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Dili, East Timor - East Timor's Xanana Gusmao, whose party is a favourite in Saturday's parliamentary polls, is a former guerrilla leader and a wannabe pumpkin farmer fighting to stay on as the prime minister of one of Asia's poorest nations.
The charismatic grey-bearded 66-year-old, whose birth name is Kay Rala Gusmao, won the presidency in a landslide victory in 2002 and has emerged as one of the nation's most experienced leaders.
He finished his five-year presidency only to become prime minister in 2007, leading a coalition headed by his National Congress for Timorese Reconstruction (CNRT) party.
Gusmao is widely celebrated as a resistance leader during Indonesia's brutal 24-year occupation of East Timor, which ended in 1999 with a UN-backed referendum for independence.
At 24, Gusmao joined the colonial Portuguese army and served for three years, during which time he met his first wife Emilia Batista.
But he soon turned against the Portuguese, who had essentially ruled East Timor since the 1500s, and became active in the independence movement.
East Timor declared independence on November 28 1975, but just nine days later, Indonesia launched a bloody invasion and Gusmao fled to the jungle to join the resistance.
It was during this time that Gusmao took on the code name “Xanana”, which he picked up from a 1970's pop song that he has said he no longer remembers.
By 1981 he was formally elected commander-in-chief of the Falintil resistance army, a position he held until 1999 when he passed on the badge to now President Taur Matan Ruak.
The rebels, despite limited resources, stretched Indonesia's military with small-scale attacks across East Timor. But in 1992, after 17 years of guerrilla warfare, Gusmao was captured and jailed, accused of subversion.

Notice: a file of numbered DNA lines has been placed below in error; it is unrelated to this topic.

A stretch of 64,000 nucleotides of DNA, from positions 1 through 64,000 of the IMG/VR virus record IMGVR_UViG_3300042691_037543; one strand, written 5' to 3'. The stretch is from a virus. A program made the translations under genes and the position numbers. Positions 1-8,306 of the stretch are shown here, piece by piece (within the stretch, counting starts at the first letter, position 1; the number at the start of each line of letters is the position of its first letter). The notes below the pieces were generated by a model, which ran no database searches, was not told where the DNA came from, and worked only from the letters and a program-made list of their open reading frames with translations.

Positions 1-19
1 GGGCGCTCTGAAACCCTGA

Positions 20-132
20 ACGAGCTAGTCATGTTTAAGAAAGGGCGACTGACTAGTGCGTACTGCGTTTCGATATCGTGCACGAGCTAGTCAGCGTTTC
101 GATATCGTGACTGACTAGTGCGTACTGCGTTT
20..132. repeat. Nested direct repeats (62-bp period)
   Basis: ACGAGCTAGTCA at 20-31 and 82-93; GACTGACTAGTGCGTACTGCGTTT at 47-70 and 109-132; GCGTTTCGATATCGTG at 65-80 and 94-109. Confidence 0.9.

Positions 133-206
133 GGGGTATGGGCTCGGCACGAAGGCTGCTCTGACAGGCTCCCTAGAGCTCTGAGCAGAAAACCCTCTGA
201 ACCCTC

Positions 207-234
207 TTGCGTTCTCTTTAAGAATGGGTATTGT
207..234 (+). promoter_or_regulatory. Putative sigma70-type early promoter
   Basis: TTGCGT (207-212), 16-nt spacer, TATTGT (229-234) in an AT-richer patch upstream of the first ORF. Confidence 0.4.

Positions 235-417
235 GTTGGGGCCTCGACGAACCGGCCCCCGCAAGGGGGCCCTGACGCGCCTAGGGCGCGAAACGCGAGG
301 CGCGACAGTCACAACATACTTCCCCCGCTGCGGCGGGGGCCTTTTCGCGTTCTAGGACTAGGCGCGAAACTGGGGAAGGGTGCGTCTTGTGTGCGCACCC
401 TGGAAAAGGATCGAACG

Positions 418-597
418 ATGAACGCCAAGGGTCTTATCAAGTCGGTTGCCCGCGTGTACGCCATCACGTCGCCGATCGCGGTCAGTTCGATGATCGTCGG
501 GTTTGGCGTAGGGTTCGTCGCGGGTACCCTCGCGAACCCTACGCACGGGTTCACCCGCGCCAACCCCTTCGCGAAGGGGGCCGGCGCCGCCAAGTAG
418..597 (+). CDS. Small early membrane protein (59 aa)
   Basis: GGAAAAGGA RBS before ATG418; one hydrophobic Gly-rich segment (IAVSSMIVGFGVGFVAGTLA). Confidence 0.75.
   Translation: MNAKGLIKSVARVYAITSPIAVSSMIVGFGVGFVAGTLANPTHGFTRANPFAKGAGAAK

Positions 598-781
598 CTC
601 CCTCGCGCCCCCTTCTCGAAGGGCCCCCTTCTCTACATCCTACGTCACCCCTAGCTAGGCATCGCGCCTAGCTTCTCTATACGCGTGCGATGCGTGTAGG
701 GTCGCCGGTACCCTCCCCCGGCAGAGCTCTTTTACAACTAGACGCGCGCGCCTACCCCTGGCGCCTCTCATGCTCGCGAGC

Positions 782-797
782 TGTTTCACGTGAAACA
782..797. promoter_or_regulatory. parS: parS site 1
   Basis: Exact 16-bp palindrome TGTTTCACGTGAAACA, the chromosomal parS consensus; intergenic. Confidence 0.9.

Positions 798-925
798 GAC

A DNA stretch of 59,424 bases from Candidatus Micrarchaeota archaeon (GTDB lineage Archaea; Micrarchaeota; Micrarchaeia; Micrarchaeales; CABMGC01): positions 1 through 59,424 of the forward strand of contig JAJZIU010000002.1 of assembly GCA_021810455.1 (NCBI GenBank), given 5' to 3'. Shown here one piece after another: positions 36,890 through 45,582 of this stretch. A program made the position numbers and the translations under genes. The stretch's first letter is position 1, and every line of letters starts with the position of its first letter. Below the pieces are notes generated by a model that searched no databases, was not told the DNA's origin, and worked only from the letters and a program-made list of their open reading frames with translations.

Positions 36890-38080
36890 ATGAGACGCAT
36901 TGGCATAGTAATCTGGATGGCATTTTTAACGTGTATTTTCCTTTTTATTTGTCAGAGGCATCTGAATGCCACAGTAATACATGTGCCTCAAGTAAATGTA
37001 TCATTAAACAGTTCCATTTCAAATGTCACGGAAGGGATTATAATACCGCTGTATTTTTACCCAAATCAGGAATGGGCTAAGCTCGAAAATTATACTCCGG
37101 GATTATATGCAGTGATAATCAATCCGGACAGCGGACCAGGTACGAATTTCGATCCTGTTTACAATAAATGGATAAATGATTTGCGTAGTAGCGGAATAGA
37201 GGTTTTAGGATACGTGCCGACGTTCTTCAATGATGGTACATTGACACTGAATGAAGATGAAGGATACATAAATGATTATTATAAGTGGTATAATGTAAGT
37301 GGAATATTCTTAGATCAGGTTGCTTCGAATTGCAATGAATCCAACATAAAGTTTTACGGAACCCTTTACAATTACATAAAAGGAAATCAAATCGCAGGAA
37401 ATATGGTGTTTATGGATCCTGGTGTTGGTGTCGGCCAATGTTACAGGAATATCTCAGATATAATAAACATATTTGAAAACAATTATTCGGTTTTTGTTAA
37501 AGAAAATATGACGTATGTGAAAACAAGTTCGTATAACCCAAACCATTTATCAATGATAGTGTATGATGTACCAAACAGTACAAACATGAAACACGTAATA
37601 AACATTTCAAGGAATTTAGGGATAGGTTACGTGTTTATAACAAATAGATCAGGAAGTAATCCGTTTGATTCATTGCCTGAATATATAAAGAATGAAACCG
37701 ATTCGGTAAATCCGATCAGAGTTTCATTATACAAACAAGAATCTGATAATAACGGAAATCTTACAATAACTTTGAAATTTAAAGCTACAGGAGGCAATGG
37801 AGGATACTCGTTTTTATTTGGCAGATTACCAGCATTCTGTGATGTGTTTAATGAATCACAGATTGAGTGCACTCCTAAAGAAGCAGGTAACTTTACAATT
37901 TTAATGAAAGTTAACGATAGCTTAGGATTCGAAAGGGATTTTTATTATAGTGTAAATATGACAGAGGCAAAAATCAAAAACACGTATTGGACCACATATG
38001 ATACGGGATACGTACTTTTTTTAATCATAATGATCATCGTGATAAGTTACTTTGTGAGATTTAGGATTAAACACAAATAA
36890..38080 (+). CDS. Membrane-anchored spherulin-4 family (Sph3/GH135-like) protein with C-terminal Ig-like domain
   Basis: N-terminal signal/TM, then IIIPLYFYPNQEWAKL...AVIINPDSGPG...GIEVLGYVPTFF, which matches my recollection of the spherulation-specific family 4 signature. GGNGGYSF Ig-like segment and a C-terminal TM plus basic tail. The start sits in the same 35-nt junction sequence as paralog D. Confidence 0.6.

He continued to direct the resistance from behind bars in Jakarta, where he also painted and wrote poetry, earning him the sobriquet of the “poet warrior”.
Gusmao has also often said his dream was to be a “pumpkin farmer” rather than a politician.
While in jail, he met his second wife, Australian aid worker Kirsty Sword, and the couple now have three sons.
After becoming prime minister, the former rebel found a new fight, this time against poverty. Around half of the nation's 1.1 million people live under the international poverty line.
Gusmao says he wants to use the $10 billion earned from oil and gas already pumped from the Timor Sea on development and opportunities for the youth.
“With this money we have to improve people's lives,” he said at a recent campaign rally, his voice breaking as though on the verge of tears.
“If you believe in me, I will stay true to my words,” he told a crowd of mostly young Timorese during the rally in the capital Dili that resembled a rock concert.
Parties need to work together and stop wasting time “disputing and blaming each other”, the prime minister said, as the crowd draped in green CNRT flags and covered in green face paint feverishly chanted “viva Xanana”, or long live Xanana.
But Gusmao also has his fair share of critics, who accuse the government of rampant corruption, with several cabinet members facing charges of graft and abuse of power.
None of the 21 parties competing in Saturday's polls is expected to win an outright majority, and Gusmao could again have to form a coalition to rule after the general elections. - Sapa-AFP